In this episode of The Story of Agriculture Podcast, guest host Lexi Marek, Iowa State student in public service and administration in agriculture and journalism, interviews Co-Founder of Herdmark Media, Inc., Marlene Eick.
As I was writing scripts last night for an upcoming project I was inspired by these words which, while not suitable for the film, managed to find their way to the end of my pen. Have a great week. - BJE
Ivory Harlow and her husband knew that the next step in their life, after serving in the U.S. Air Force, was to farm. They searched for the best places in the country to start a farm, and when they drove into the hills of southern Ohio they knew they were home. After finding the perfect farm, with a beautiful 100-year-old red barn built from American chestnut, they began laying the groundwork for Dickie Bird Farms. Initially a direct marketing vegetable and egg and poultry operation, new opportunities led the farm towards transition to the meat goat and forage operation they are today.
How do you balance being a mom, full time ag communication professor, part time freelance photographer, farmer and active advocate for agriculture? For Dr. Emily Buck, it is all about priorities. After her family and students, she finds time to prioritize her advocacy work because the health of the industry impacts her career as a professor, her family's farm and her community. Listen in on a conversation with Dr. Buck as she talks us through what it’s like to balance so many roles that are all important to her.
If you’ve ever done much with livestock, you’ve probably spent a lot of time in the truck. Whether heading to a show, a sale, a clinic or to just to view some animals at a farm, there always seems to be a lot of driving in between the excitement of the events. These drives became the inspiration behind one of our most recent brand films; Every Drive.
In this episode of The Story of Agriculture Podcast, guest host Lea Kimley, Ohio State student in agricultural communication, interviews Co-Founder and Creative Lead of Herdmark Media, Inc., B.J. Eick.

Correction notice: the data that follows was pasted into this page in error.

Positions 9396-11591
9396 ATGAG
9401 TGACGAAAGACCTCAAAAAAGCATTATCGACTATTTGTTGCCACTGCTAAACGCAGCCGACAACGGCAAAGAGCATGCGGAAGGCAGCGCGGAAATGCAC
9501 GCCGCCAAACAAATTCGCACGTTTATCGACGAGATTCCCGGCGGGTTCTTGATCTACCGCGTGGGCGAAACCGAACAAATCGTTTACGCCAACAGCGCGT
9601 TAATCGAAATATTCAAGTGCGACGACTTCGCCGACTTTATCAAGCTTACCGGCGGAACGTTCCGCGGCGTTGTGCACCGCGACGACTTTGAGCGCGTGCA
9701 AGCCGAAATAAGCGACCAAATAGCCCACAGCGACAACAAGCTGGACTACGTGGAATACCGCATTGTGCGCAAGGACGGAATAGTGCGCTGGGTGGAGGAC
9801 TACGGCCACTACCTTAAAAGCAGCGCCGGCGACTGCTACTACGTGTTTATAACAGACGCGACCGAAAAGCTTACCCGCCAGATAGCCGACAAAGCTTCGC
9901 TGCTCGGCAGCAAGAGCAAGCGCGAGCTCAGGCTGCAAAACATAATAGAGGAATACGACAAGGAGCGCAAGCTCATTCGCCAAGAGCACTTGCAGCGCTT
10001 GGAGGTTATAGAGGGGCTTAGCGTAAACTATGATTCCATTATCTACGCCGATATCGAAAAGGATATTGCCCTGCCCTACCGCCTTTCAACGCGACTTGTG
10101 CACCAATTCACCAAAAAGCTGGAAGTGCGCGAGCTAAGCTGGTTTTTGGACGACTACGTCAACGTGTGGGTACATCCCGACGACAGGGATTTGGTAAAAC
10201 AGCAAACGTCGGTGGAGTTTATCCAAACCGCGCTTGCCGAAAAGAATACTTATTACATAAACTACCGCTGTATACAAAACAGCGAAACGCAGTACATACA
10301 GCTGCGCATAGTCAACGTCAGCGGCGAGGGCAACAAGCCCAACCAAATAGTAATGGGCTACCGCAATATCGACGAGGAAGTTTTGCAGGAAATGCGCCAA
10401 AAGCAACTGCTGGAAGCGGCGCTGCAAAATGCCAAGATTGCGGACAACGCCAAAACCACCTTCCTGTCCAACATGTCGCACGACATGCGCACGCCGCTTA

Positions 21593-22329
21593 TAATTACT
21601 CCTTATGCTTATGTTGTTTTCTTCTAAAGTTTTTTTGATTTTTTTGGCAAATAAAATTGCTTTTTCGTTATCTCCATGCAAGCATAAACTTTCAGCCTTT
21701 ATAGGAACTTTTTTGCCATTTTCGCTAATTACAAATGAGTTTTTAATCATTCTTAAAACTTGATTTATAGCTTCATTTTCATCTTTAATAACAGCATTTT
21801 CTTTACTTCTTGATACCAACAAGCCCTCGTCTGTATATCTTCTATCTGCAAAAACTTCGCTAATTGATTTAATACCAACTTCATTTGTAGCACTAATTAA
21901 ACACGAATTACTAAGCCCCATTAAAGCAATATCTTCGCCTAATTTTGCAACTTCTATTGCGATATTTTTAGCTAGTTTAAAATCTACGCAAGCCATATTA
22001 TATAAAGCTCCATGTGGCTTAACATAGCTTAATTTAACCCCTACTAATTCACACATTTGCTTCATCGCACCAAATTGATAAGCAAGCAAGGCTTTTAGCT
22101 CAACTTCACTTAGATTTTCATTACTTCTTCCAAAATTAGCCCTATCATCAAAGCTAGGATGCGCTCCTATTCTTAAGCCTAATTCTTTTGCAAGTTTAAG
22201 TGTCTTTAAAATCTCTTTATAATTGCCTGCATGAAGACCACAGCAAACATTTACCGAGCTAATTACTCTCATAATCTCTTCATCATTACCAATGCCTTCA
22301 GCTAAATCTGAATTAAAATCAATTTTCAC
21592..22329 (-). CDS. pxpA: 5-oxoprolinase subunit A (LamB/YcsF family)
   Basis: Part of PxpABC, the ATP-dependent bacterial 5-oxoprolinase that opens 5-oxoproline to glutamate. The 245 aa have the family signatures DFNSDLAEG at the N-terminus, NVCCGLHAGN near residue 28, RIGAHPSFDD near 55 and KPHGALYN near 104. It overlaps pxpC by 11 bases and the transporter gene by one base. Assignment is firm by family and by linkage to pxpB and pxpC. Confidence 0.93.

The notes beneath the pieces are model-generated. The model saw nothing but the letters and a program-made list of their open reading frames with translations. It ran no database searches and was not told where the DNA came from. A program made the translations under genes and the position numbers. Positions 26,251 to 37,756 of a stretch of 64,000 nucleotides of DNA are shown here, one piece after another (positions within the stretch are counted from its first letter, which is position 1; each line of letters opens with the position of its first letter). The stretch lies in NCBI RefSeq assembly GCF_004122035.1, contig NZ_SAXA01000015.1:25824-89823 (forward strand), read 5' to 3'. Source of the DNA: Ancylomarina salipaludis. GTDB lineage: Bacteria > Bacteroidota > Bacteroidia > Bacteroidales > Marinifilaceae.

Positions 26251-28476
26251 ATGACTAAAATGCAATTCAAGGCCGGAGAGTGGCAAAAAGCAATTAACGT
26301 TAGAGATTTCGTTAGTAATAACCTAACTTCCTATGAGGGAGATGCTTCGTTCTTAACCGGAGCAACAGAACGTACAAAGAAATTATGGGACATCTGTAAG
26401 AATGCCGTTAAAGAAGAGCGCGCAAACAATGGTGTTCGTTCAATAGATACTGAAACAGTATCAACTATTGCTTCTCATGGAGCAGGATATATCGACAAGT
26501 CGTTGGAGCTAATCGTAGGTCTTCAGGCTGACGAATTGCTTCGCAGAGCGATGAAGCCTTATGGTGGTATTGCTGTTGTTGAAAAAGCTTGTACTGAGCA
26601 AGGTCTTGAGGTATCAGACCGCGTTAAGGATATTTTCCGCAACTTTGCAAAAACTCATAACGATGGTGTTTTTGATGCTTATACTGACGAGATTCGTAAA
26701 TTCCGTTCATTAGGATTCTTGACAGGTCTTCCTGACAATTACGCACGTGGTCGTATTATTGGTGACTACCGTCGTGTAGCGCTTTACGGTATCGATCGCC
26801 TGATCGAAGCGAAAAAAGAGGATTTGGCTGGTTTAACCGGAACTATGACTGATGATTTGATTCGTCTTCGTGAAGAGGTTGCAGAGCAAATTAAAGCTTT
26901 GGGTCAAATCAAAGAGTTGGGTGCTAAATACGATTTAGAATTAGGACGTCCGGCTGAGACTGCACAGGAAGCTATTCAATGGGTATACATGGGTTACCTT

How do you become a professor? For Dr. Annie Specht it started when she was a little girl. Her family raised registered cattle, and at that time you didn't just send in a photograph of their markings, you drew them out on the registration application. This became one of Annie's jobs on the farm and led to a love for drawing, design and eventually other aspects of communication. A degree in agricultural communication fed her love of design and agriculture but also exposed her to research and science side of the field.
I grew up on a farm. At the time, my family had a farrow-to-finish hog farm and also grew corn, soybeans and wheat. I was very involved in 4-H and FFA at the local and state levels. I was an agricultural education major. I was what you might call a "farm kid," part of the larger agriculture industry community, maybe even someone who advocates for agriculture. That's me.
What kind of career is a collegiate livestock judging team member led to? For Meg Drake it was broadcast journalism that turned her talent in giving oral reasons into a career where speaking in front of others is key. Meg has combined this talent with her passion for horses and her education in agricultural communication into a career with start-up television network RIDE TV.
When shooting video or photography, composition is key. Being able to arrange the element of a shot into an aesthetically pleasing sequence can make all the difference in determining what is interesting and what is boring.